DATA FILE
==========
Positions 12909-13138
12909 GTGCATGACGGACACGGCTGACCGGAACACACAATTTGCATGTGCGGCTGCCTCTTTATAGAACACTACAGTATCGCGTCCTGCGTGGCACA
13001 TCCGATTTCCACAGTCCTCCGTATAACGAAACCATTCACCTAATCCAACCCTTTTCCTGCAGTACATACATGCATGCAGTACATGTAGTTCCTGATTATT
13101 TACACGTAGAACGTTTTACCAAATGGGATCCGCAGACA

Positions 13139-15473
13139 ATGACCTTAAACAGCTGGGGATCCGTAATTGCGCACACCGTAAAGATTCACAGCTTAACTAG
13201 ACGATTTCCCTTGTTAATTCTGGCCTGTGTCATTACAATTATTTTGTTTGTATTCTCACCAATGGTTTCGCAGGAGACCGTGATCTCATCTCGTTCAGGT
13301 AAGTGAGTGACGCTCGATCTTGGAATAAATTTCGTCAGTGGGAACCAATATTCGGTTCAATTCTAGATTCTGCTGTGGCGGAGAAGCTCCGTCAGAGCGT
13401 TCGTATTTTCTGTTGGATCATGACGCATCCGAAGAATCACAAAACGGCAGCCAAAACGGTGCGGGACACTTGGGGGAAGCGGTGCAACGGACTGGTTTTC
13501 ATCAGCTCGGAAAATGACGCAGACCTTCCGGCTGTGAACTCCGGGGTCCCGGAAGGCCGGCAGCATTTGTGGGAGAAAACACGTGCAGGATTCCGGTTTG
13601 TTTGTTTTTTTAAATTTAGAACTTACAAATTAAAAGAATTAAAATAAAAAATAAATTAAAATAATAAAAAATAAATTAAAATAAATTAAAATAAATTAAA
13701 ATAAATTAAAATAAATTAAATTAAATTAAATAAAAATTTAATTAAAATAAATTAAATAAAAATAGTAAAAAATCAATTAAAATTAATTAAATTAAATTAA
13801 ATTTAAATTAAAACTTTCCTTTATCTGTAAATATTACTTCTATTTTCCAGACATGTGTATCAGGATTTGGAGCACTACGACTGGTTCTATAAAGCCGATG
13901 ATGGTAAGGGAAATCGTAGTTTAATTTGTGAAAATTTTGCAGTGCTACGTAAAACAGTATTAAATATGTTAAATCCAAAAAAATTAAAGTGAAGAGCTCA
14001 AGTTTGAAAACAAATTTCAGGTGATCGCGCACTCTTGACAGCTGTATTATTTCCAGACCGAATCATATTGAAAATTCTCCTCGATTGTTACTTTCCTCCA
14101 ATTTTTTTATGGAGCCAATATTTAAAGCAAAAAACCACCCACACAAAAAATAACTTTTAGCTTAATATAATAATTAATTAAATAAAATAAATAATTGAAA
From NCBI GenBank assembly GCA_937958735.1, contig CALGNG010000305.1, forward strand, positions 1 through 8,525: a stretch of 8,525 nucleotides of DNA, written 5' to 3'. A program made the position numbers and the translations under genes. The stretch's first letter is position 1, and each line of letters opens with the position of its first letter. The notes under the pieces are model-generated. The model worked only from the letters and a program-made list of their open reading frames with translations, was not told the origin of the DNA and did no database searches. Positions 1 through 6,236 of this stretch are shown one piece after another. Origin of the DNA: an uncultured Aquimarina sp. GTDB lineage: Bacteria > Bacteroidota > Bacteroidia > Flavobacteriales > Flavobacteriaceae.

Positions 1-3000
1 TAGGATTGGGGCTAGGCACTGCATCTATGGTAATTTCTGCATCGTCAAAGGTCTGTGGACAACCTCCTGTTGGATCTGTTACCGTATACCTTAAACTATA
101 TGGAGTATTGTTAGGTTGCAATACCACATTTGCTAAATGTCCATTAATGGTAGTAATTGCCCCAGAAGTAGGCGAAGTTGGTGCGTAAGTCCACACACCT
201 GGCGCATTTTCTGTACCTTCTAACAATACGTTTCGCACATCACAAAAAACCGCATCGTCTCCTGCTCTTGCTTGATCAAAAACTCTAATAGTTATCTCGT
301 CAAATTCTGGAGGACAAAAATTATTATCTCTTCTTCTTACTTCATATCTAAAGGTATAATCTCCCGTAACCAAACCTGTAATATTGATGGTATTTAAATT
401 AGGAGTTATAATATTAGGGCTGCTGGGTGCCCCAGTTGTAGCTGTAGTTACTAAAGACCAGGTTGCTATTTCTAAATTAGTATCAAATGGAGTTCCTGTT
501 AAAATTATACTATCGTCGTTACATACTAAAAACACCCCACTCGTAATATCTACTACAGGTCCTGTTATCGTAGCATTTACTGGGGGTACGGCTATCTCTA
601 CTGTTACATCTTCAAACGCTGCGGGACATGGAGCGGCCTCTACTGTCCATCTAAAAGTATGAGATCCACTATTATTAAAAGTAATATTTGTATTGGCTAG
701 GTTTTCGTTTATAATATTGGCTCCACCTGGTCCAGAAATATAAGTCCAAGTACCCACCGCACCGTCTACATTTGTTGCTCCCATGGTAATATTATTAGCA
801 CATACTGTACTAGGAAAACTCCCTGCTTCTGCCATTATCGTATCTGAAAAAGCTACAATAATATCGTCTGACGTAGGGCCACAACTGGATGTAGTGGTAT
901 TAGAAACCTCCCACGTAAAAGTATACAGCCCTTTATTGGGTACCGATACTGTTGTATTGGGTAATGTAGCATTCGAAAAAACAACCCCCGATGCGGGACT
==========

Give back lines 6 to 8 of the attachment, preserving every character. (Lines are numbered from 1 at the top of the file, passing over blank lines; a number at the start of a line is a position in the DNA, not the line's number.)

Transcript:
13139 ATGACCTTAAACAGCTGGGGATCCGTAATTGCGCACACCGTAAAGATTCACAGCTTAACTAG
13201 ACGATTTCCCTTGTTAATTCTGGCCTGTGTCATTACAATTATTTTGTTTGTATTCTCACCAATGGTTTCGCAGGAGACCGTGATCTCATCTCGTTCAGGT
13301 AAGTGAGTGACGCTCGATCTTGGAATAAATTTCGTCAGTGGGAACCAATATTCGGTTCAATTCTAGATTCTGCTGTGGCGGAGAAGCTCCGTCAGAGCGT